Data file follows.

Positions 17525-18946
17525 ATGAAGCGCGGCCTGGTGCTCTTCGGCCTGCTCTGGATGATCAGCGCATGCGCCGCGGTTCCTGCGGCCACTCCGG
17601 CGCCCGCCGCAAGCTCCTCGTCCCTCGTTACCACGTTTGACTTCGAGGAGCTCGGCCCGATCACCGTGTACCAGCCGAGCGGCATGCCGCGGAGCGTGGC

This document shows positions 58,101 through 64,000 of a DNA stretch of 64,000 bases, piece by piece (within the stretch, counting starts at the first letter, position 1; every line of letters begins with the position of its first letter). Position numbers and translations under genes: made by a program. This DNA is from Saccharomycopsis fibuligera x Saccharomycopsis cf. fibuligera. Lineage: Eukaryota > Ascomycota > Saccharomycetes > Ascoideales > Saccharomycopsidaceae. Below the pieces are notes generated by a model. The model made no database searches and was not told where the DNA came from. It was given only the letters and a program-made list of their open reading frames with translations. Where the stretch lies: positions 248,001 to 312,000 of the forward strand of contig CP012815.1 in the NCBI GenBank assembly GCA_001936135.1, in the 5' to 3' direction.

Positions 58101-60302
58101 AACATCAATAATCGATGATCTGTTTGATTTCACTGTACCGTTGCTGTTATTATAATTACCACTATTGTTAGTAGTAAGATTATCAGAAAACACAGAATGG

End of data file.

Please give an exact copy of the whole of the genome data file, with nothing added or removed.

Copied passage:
Positions 17525-18946
17525 ATGAAGCGCGGCCTGGTGCTCTTCGGCCTGCTCTGGATGATCAGCGCATGCGCCGCGGTTCCTGCGGCCACTCCGG
17601 CGCCCGCCGCAAGCTCCTCGTCCCTCGTTACCACGTTTGACTTCGAGGAGCTCGGCCCGATCACCGTGTACCAGCCGAGCGGCATGCCGCGGAGCGTGGC

This document shows positions 58,101 through 64,000 of a DNA stretch of 64,000 bases, piece by piece (within the stretch, counting starts at the first letter, position 1; every line of letters begins with the position of its first letter). Position numbers and translations under genes: made by a program. This DNA is from Saccharomycopsis fibuligera x Saccharomycopsis cf. fibuligera. Lineage: Eukaryota > Ascomycota > Saccharomycetes > Ascoideales > Saccharomycopsidaceae. Below the pieces are notes generated by a model. The model made no database searches and was not told where the DNA came from. It was given only the letters and a program-made list of their open reading frames with translations. Where the stretch lies: positions 248,001 to 312,000 of the forward strand of contig CP012815.1 in the NCBI GenBank assembly GCA_001936135.1, in the 5' to 3' direction.

Positions 58101-60302
58101 AACATCAATAATCGATGATCTGTTTGATTTCACTGTACCGTTGCTGTTATTATAATTACCACTATTGTTAGTAGTAAGATTATCAGAAAACACAGAATGG